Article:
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Cambridge, MA -- The Future of Diplomacy Project, the newest research initiative to be launched by the Belfer Center for Science and International Affairs at Harvard Kennedy School, is announcing its resident and non-resident research fellows for Fall 2010.
“Our research fellows bring a blend of practical and academic expertise in diplomacy to the Harvard community, which is instrumental to the critical examination of international conflict resolution mechanisms today. Their research work and the seminars they will conduct with students and faculty at the Kennedy School will support our work on how diplomacy, negotiation and statecraft can contribute to resolving some of today’s most intractable international problems,” said R. Nicholas Burns, professor of the practice of diplomacy and international politics at Harvard Kennedy School and director of the Future of Diplomacy Project.
Resident and non-resident fellows contribute to the work of the Future of Diplomacy Project through their writing, research and their participation in seminars that are open to students and members of the Harvard community.
Resident Fellows 2010/2011
Said Tayeb Jawad, former Ambassador of Afghanistan to the United States joined the Future of Diplomacy Project as the inaugural Fisher Family Fellow in late October 2010. His time in residence is made possible through the Richard and Nancy Fisher Family Fellows Program, created by Nancy and Richard W. Fisher, AB ’71, long-time supporters of Harvard University’s international engagement and teaching. Jawad served concurrently as Afghan Ambassador to the United States, Brazil, Argentina, Colombia and Mexico from 2003-10. He returned to Afghanistan after September 11, 2001 to assist in the state-building process, where he played a versatile and crucial role in government, serving as President Hamid Karzai’s press secretary, chief of staff, and director of the Office of International Relations. In these positions, Jawad formulated and managed strategies, implemented policies, and worked closely with the international community to build and restore state institutions (including the Afghan National Army). He was also instrumental in prioritizing national reforms in Afghanistan, notably in the Ministry of Defense. In addition, he served as the president’s principal liaison with the constitutional commission throughout the drafting of the Afghan Constitution. At the Future of Diplomacy Project, Jawad leads a study group on the future of Afghanistan open to students, experts and the Harvard community. On November 18, 2010 he will deliver a public lecture on the reconciliation process in his country.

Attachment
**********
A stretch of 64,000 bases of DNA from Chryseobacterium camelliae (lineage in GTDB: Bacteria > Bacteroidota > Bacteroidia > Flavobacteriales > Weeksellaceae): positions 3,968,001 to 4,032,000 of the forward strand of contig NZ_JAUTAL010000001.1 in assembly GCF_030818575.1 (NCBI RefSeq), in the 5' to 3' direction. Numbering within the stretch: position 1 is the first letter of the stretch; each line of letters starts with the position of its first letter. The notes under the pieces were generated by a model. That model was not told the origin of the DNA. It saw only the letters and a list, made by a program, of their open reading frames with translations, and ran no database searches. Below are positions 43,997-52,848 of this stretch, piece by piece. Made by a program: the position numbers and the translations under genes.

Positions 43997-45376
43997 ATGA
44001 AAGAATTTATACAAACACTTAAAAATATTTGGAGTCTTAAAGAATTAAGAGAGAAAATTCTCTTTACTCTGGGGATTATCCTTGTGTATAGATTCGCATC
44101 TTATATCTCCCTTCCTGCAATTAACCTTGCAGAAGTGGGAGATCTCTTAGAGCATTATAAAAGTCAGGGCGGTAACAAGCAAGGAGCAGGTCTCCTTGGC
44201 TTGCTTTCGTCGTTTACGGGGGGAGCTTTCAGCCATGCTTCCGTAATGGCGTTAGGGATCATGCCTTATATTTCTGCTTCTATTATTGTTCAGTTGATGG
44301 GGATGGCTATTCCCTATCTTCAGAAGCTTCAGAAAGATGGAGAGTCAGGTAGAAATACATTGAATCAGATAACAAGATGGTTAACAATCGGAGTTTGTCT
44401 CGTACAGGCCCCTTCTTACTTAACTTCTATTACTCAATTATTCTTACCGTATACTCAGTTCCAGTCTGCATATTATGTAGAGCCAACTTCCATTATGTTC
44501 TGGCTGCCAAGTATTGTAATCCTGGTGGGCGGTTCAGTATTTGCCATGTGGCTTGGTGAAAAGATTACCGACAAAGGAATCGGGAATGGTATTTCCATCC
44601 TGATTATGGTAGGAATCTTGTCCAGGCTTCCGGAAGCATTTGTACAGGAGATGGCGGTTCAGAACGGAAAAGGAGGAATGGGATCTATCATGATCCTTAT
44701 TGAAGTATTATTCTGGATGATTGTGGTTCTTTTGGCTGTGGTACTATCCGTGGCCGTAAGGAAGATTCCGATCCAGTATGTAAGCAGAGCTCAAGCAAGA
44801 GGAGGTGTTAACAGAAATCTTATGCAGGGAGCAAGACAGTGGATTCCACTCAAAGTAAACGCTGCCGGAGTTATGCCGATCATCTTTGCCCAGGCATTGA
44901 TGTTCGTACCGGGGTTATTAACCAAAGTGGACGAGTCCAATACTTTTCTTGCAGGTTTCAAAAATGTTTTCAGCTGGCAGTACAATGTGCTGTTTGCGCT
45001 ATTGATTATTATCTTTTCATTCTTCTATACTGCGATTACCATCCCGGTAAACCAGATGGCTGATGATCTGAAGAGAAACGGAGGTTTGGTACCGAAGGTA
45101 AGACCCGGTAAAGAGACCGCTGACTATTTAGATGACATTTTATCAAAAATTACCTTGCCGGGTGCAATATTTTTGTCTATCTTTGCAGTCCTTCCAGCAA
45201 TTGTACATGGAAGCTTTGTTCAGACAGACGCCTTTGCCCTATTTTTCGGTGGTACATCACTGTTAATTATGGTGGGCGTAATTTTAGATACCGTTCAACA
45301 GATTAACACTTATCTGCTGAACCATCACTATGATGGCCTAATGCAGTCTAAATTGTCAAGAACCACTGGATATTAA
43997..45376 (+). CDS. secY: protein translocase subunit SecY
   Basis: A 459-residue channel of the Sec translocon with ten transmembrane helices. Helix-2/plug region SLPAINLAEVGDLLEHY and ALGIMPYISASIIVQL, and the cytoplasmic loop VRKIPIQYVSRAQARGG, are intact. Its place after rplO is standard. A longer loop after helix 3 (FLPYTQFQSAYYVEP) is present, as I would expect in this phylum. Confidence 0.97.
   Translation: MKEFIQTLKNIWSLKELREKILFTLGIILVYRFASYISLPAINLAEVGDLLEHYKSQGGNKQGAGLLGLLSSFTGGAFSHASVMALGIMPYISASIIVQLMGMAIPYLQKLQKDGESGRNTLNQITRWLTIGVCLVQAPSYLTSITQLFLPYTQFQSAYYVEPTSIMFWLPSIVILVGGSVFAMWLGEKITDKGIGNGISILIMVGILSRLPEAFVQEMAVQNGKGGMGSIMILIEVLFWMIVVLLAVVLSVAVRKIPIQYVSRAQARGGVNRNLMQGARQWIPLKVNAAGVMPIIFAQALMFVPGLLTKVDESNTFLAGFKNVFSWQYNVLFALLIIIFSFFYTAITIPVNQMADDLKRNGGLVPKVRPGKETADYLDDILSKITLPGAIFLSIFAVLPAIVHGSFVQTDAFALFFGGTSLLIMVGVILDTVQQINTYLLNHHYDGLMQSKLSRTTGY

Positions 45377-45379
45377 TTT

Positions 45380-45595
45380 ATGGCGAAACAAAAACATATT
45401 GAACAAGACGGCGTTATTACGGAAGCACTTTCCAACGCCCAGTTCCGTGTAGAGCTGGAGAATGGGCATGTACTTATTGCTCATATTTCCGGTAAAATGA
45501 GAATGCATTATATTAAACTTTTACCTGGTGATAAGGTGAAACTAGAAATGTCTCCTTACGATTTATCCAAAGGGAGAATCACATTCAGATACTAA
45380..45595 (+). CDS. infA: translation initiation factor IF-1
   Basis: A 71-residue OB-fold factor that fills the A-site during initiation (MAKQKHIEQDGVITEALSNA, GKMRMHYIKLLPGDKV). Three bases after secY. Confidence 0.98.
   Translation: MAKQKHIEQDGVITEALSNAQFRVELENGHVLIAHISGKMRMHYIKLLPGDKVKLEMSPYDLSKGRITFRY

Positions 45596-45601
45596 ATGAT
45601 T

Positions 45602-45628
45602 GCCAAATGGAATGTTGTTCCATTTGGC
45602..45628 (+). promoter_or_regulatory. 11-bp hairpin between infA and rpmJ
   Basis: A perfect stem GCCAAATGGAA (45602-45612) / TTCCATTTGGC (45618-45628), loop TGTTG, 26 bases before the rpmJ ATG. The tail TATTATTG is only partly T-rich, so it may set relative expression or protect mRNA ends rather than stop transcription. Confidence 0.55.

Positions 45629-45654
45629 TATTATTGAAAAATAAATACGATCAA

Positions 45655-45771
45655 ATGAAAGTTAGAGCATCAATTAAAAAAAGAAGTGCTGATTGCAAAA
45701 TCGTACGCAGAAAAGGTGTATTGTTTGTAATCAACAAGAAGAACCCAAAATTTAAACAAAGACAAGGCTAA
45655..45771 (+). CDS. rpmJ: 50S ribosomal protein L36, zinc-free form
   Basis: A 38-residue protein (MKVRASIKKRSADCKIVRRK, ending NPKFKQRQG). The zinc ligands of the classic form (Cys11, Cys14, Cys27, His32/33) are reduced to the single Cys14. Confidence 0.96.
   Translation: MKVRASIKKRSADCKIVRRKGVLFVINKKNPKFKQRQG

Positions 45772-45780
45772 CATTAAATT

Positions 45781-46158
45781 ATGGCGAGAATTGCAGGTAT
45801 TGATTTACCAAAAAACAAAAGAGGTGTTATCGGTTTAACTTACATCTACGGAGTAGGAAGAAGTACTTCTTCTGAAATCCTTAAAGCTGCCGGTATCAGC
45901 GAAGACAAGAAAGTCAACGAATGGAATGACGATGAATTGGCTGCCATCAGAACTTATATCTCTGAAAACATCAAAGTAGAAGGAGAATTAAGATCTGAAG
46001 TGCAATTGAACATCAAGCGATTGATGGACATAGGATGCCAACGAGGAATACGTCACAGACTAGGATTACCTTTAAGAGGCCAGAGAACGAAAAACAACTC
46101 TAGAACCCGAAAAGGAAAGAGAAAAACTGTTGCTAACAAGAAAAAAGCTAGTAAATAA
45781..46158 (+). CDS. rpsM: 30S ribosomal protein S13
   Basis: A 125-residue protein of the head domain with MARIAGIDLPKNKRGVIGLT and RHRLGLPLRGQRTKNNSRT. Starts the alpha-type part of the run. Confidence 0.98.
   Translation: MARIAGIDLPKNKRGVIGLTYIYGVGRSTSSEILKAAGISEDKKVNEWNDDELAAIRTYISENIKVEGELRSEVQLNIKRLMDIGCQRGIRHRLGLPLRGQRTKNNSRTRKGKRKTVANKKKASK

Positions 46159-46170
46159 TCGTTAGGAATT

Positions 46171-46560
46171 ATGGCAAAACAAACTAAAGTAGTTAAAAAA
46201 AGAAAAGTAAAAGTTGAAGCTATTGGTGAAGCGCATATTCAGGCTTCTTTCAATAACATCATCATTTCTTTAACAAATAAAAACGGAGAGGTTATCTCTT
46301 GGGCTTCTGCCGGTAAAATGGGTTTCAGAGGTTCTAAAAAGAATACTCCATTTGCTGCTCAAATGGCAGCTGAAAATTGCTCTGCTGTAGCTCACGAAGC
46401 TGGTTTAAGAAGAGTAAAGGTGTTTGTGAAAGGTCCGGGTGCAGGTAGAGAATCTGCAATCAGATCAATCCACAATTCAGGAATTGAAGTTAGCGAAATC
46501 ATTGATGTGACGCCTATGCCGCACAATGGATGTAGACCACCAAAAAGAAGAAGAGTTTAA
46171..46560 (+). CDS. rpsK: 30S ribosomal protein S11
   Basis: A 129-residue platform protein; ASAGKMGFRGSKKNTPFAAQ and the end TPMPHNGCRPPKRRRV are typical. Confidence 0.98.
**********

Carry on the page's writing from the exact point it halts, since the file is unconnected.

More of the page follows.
Yvonne Yew joins the Future of Diplomacy Project from Vienna, Austria. A former Singapore diplomat, she has worked on regional and multilateral issues in Asia and in Europe. She served as the alternate representative and governor to the International Atomic Energy Agency (IAEA) during Singapore's term on the IAEA Board of Governors from 2004-06. She was also a consultant to the Comprehensive Nuclear Test-Ban Treaty Organization's International Scientific Studies Project. Yew’s research examines the future of the non-aligned movement and her findings will be published as a series of articles on the Future of Diplomacy website. She will also participate in a number of student seminars on her research.
Non-resident Fellows 2010/2011